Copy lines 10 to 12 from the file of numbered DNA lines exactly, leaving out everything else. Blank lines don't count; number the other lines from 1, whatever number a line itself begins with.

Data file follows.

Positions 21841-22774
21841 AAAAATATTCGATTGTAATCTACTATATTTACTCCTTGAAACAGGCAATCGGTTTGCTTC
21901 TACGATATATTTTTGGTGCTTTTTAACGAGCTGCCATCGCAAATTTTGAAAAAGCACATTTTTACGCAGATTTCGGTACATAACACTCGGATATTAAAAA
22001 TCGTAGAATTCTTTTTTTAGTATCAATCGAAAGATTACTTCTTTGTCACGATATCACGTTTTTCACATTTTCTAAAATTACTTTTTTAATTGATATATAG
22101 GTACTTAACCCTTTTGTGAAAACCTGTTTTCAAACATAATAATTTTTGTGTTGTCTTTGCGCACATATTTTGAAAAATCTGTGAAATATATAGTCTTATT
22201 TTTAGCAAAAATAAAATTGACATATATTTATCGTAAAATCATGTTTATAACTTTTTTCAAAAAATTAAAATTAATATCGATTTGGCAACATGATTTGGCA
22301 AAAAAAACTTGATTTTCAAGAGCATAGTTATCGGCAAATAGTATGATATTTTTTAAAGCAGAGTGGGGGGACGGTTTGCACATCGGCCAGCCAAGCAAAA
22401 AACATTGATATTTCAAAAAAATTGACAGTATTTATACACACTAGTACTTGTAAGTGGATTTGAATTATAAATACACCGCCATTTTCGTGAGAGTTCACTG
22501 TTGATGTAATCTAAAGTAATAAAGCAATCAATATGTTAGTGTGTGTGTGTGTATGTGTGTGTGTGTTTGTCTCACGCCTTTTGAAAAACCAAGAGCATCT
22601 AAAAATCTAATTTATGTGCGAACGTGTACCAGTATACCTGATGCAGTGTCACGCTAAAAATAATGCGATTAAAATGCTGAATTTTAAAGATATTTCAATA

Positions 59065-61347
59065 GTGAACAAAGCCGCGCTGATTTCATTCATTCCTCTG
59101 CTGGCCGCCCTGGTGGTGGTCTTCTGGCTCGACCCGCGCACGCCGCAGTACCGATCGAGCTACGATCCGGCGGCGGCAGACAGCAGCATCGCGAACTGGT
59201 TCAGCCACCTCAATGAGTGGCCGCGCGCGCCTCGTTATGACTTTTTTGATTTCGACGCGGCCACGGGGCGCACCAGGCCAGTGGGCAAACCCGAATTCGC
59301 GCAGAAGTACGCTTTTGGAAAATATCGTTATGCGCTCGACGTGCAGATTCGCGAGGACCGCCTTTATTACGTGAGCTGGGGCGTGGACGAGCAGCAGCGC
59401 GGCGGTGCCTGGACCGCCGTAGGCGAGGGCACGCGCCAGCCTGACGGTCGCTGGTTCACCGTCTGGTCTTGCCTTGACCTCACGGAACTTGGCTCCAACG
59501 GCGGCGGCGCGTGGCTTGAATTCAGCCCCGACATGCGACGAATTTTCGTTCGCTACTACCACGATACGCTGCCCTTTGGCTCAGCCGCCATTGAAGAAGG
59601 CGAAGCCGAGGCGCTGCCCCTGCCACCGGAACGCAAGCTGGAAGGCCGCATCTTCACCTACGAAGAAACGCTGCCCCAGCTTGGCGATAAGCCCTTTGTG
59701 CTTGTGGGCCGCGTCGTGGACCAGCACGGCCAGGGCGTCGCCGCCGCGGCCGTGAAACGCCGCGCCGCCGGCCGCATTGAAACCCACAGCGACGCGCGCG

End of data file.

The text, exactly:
22601 AAAAATCTAATTTATGTGCGAACGTGTACCAGTATACCTGATGCAGTGTCACGCTAAAAATAATGCGATTAAAATGCTGAATTTTAAAGATATTTCAATA

Positions 59065-61347
59065 GTGAACAAAGCCGCGCTGATTTCATTCATTCCTCTG